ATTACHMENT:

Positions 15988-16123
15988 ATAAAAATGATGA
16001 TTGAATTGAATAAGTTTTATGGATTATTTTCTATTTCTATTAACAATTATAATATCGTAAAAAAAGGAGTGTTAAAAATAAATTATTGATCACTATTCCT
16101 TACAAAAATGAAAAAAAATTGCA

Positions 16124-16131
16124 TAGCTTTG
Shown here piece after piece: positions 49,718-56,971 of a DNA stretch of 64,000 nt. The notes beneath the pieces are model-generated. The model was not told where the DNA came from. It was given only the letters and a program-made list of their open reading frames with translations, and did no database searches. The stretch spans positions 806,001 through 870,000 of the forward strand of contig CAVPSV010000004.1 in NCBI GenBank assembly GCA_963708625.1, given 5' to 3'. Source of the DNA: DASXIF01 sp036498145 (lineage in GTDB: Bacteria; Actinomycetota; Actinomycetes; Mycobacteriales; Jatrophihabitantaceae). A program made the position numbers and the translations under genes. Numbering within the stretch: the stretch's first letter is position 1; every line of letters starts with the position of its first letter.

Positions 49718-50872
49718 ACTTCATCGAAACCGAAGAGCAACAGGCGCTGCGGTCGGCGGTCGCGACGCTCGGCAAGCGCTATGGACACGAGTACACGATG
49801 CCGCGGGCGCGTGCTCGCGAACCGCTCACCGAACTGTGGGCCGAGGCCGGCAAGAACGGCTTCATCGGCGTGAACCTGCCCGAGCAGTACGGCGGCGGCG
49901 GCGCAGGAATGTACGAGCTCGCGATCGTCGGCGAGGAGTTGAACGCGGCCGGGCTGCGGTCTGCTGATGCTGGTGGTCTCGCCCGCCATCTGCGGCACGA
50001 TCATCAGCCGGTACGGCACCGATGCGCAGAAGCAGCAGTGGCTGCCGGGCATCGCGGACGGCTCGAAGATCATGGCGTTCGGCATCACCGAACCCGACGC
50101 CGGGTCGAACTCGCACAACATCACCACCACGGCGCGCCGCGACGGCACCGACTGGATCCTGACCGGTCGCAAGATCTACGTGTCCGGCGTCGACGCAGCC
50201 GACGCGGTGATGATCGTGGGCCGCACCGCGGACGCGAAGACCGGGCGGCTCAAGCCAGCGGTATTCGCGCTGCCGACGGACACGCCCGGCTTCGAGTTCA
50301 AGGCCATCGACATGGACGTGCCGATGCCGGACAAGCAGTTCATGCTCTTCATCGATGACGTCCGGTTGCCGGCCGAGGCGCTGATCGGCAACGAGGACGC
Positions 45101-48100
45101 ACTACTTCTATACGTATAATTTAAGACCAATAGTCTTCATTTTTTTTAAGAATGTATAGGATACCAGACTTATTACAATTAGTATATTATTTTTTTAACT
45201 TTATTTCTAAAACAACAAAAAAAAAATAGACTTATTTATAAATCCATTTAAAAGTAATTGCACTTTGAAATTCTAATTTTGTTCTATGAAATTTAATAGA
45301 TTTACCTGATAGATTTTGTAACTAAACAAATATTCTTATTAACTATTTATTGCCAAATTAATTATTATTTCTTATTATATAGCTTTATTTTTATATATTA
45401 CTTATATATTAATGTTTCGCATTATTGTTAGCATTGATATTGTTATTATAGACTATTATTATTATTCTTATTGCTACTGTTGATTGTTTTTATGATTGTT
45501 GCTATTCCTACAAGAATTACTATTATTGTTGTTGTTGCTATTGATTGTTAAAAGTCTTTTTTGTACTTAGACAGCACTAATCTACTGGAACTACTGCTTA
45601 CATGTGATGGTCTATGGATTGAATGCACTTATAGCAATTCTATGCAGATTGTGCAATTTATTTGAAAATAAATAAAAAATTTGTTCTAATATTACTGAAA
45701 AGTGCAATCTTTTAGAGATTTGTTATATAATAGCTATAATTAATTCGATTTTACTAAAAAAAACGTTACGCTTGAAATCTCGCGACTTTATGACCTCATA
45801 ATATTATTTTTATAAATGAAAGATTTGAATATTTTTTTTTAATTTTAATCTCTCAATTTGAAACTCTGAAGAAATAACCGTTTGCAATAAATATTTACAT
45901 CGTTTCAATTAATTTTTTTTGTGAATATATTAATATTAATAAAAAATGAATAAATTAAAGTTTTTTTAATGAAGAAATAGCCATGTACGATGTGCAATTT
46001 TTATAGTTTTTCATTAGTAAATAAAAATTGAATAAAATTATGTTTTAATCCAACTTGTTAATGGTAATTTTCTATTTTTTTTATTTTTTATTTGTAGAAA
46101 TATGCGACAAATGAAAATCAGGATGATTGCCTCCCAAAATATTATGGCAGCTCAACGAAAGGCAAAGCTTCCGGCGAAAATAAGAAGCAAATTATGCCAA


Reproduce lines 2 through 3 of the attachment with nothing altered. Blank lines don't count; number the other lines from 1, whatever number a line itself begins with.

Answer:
15988 ATAAAAATGATGA
16001 TTGAATTGAATAAGTTTTATGGATTATTTTCTATTTCTATTAACAATTATAATATCGTAAAAAAAGGAGTGTTAAAAATAAATTATTGATCACTATTCCT